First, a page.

Translated by Giles Gonacher, OSB | Introduction by Donato Ogliari, OSB | Foreword by Roberto Ferrari, OSB
Anselm Stolz, the author of this book, was a Benedictine monk of the German abbey of Gerleve. He was called to Rome to teach theology at Sant’Anselmo, the Roman Benedictine college, until his early death from typhus in 1942. In his life and teaching, as his confrère Elmar Salman points out, he united Christian belief and Christian living, he not only talked the talk in books and lectures, he walked the walk, in his life and death.
A lifetime later, another Benedictine professor, Gellért Békés, would recall how, when he arrived from his Hungarian monastery as a new student, his confrères left him to his own devices, and as he stood there in the dark, alone and somewhat bereft in a strange house and country, Anselm Stolz came up and greeted him—in Hungarian!—and made him feel welcomed and at home. This gesture of kindly fraternal charity by a professor to a new student inspired him. The end of Stolz’s life was of a piece with this. Sent to minister to typhus patients in hospital, he caught the disease, and died of it, giving his life for others.
Stolz taught that mysticism, in the sense of having a deep personal relationship with Jesus, was for everyone, not just the preserve of a spiritual élite—in this he was a precursor of the Second Vatican Council’s emphasis on the universal vocation to holiness. As Salman says, this book “is the final stage of Stolz’s journey towards perfection.” It is, as Abbot Ogliari says “intended to provide inspiration for living with inner freedom and joy the following of Christ and his Gospel.”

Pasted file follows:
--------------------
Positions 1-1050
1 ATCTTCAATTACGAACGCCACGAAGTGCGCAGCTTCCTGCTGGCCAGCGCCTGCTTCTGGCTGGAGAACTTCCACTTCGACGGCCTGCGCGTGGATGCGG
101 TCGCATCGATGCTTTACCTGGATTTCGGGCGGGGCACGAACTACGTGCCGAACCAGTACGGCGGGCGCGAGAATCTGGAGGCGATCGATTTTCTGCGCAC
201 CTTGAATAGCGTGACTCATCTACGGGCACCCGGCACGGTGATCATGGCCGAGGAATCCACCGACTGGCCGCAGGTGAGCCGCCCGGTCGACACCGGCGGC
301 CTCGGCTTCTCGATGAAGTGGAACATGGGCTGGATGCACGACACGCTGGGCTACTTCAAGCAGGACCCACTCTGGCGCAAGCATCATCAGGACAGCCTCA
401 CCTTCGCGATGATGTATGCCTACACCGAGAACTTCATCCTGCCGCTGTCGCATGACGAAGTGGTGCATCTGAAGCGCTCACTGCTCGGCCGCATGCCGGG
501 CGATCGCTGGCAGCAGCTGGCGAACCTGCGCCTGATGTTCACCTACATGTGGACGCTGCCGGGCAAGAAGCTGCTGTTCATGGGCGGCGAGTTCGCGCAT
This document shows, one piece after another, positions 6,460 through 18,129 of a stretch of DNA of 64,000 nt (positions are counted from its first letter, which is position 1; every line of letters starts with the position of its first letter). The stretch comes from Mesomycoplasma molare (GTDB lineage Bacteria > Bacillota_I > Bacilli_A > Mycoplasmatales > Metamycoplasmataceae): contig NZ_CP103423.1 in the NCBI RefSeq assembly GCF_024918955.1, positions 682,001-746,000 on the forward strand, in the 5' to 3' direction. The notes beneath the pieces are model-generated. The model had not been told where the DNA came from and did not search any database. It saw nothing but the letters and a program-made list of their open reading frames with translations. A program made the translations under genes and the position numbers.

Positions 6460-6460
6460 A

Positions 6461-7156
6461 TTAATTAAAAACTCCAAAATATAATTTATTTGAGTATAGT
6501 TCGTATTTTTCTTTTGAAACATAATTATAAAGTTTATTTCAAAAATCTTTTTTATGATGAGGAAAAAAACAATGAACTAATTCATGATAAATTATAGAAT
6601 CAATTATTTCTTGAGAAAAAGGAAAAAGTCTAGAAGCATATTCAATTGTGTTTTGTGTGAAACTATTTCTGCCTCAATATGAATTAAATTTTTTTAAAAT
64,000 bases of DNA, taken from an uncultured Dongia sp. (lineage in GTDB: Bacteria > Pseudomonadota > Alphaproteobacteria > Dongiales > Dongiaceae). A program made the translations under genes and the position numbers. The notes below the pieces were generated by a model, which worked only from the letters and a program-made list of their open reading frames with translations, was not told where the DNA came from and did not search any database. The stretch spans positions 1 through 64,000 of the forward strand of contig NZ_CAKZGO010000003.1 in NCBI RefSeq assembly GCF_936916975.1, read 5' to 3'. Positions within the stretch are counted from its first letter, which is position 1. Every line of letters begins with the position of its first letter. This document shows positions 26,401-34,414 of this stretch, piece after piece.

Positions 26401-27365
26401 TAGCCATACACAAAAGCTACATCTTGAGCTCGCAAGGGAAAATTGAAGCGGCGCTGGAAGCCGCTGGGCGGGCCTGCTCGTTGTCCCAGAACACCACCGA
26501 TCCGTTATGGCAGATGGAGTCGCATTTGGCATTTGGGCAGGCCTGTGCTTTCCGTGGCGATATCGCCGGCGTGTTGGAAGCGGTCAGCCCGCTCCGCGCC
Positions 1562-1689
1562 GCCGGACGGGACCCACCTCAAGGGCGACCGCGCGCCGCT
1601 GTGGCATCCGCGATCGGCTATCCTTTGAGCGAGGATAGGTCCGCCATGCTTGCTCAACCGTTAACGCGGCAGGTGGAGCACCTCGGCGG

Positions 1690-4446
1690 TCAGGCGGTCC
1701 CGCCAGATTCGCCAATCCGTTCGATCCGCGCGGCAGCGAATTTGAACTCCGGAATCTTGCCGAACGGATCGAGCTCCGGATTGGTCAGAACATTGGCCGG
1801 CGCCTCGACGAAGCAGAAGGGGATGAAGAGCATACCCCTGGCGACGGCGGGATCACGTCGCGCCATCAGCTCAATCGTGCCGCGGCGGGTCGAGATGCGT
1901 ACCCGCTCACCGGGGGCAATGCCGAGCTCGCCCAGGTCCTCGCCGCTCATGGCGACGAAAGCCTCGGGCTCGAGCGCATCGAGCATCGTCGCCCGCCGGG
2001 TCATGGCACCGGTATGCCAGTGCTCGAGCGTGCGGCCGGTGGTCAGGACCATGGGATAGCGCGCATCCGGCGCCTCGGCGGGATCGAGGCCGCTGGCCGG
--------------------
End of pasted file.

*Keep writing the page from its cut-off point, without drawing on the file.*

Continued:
So, in a succession of chapters, Stolz offers advice on the means to come closer to Christ, and, more importantly, to removing obstacles to Christ coming closer to us. He draws his teaching from the Scriptures and the writings of the saints, the Fathers and Doctors, who have followed the same paths and so are reliable guides for us.
The demands of the Gospel can seem frighteningly uncompromising, costing not less than everything. But if you have found the pearl of great price, the treasure hidden in a field, if you have found Christ, everything falls into place. All you have to do, is respond to the call of the Master, putting one foot in front of the other, following Him. This book is your invitation to set out. — From the translator
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I have learned that such a sapiential theology cannot be developed without an intimate union between doctrine and life, because—as in the person of Fr. Anselm—it is precisely the ascetical practice of the imitation of Christ which creates that spiritual sensitivity without which one cannot succeed in fully grasping the depth of the mystery of Christ. But above all I learned that such a theological mindset and such a unity of doctrine and life must be accompanied by an authentic sense of that humanity, which joined to a certain amount of good humour, is a certain sign of the grace of God. — Gellért Békés, OSB (1915–1999), professor at Sant’Anselmo and the Gregoriana, co-founder of the inter-congregational Sapientia College of Theology in Budapest.
The Benedictine scholar Anselm Stolz is well known for establishing the biblical, patristic, sacramental, and monastic roots of Christian mysticism. The present book—spiritual conferences Fr. Stolz delivered at the threshold of the Second World War—completes his task. Christian Asceticism is an essential document in the history of ascetic and mystical theology and a landmark in the twentieth-century renewal of Catholic and monastic thought. — Carol Zaleski, Professor of World Religions, Smith College
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Christian Asceticism by Dom Anselm Stoltz
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